On kinda Pavel Schilling's invention of the Internet facts[edit]

Hypertext first place related with: Argentina, as referenced by a Harvard lady ([1][2]}, since considering Talmud would imply going back to Gilgamesh. First places related with HTML: Switzerland, UK and Belgium ([3][4][5][6][7][8]), World1982, since considering IBM would imply going back to Sumerian abacus. Bonus: from the lands ([9]*) of Linux([10]) and Versuche über Pflanzen-Hybriden** ([11]). *Although not libros, unfortunately the best online references, books, are copyrighted by an island. **Image found by searching for genome and racism.

Oldest web page[edit]

I'm not sure how best to do it, but this surely belongs in the article.— Vchimpanzee · talk · contributions · 21:08, 25 July 2013 (UTC)

The Web - Invented in 1989, implemented in the early 1990s.[edit]

Tim Berners-Lee states that he invented the Web in 1989 so I have altered the heading "1980-1991: invention of the Web" to "1980 to 1991: Invention and Implementation of the Web". In point of fact, the 1980 ENQUIRE program was not part of the invention of the Web, although ideas were used from it. An invention is usually the initial proposal for something, with an outline of how it should work. Inventions are refined and honed as they are implemented, which is what happened with the Web. This is the "nuts and bolts" (putting it together and getting it up-and-running) phase. The original heading was contradicting the inventor. Sir Tim's own biography site states:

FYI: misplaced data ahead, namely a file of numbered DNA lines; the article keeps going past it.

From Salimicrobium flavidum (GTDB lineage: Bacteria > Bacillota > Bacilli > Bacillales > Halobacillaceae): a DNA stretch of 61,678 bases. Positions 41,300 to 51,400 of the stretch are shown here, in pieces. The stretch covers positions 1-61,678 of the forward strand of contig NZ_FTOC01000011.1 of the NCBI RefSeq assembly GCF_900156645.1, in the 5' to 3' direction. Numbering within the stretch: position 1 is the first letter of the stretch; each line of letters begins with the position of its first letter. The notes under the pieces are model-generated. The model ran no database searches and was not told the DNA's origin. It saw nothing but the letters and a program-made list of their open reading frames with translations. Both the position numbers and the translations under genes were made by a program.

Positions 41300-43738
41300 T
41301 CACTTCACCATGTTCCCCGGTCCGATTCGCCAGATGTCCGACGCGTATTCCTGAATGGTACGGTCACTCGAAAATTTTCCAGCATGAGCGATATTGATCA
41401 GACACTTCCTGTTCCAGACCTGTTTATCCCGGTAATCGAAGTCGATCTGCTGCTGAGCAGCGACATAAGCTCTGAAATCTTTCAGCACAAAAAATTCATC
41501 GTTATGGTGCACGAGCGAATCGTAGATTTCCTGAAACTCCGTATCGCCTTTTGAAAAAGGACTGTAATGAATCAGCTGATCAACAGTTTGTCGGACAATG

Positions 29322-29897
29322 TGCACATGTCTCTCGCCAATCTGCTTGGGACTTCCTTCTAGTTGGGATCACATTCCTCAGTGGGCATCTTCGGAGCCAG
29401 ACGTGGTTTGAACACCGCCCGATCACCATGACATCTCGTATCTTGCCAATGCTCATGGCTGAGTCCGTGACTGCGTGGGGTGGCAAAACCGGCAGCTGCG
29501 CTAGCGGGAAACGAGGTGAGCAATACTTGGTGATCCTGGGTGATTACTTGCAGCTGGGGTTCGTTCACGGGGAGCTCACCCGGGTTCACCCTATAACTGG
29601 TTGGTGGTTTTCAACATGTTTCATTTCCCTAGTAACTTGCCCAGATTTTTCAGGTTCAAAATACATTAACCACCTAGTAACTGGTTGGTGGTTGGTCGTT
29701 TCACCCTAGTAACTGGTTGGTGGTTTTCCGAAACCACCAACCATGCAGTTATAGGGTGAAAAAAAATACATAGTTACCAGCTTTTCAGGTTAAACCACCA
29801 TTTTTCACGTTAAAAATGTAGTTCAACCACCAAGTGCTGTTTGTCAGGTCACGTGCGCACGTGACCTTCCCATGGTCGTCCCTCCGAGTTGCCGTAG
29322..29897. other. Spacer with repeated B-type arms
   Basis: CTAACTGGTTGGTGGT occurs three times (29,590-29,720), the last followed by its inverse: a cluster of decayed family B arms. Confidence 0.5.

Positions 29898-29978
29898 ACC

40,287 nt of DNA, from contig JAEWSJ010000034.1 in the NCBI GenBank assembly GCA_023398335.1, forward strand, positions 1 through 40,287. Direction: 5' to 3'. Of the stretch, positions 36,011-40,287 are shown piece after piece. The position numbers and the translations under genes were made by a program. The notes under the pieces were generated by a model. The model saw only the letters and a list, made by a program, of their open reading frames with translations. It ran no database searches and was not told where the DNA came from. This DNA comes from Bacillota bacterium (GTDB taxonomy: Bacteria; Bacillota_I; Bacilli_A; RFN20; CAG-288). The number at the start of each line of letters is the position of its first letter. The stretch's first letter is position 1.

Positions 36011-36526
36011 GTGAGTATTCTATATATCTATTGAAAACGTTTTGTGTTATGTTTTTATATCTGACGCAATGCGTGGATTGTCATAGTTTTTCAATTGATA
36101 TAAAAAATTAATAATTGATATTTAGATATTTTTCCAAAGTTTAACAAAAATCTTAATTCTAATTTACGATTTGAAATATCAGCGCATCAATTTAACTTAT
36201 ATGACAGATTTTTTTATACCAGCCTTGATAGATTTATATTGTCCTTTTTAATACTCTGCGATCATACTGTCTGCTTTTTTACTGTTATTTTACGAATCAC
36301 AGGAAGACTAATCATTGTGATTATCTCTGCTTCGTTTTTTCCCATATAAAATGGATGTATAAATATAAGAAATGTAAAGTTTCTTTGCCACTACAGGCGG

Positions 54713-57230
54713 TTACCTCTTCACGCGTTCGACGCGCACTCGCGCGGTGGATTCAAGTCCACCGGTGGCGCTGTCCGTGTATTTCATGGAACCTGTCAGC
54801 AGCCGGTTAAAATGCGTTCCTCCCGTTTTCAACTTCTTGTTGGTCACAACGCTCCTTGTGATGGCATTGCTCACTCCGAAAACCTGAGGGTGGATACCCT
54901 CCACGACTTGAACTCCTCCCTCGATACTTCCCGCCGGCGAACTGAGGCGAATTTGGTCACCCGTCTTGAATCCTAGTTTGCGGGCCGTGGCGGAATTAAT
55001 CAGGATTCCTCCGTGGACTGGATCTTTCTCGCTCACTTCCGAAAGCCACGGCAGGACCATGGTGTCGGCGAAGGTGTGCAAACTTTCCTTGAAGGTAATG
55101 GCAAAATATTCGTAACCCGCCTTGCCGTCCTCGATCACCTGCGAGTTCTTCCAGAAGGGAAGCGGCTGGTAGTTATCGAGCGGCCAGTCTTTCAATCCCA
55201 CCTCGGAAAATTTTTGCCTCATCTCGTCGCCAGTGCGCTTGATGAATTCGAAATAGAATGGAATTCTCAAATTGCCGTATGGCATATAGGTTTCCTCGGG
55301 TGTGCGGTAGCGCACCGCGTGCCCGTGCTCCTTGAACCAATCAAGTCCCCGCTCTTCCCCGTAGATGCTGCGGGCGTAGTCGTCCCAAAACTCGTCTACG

Tim Berners-Lee invented the World Wide Web in 1989. He founded and Directs the World Wide Consortium (W3C) the forum for technical development of the web. He founded the Web Foundation whose mission is that the WWW serves Humanity, and cofounded the Open Data Insitute in London. His research group at MIT's Computer Science and AI Lab ("CSAIL") plans to re-decentralize the web. Tim spends a lot of time fighting for rights such as privacy, freedom and openness of the web

A graduate of Oxford University, Tim Berners-Lee invented the Web while at CERN, the European Particle Physics Laboratory, in 1989. He wrote the first web client and server in 1990. His specifications of URIs, HTTP and HTML were refined as Web technology spread.

http://www.w3.org/People/Berners-Lee/

(81.158.198.91 (talk) 03:56, 11 February 2015 (UTC))

Tim Berners-Lee - In His Own Words - Robert Calliau Did Not Co-Invent The World Wide Web[edit]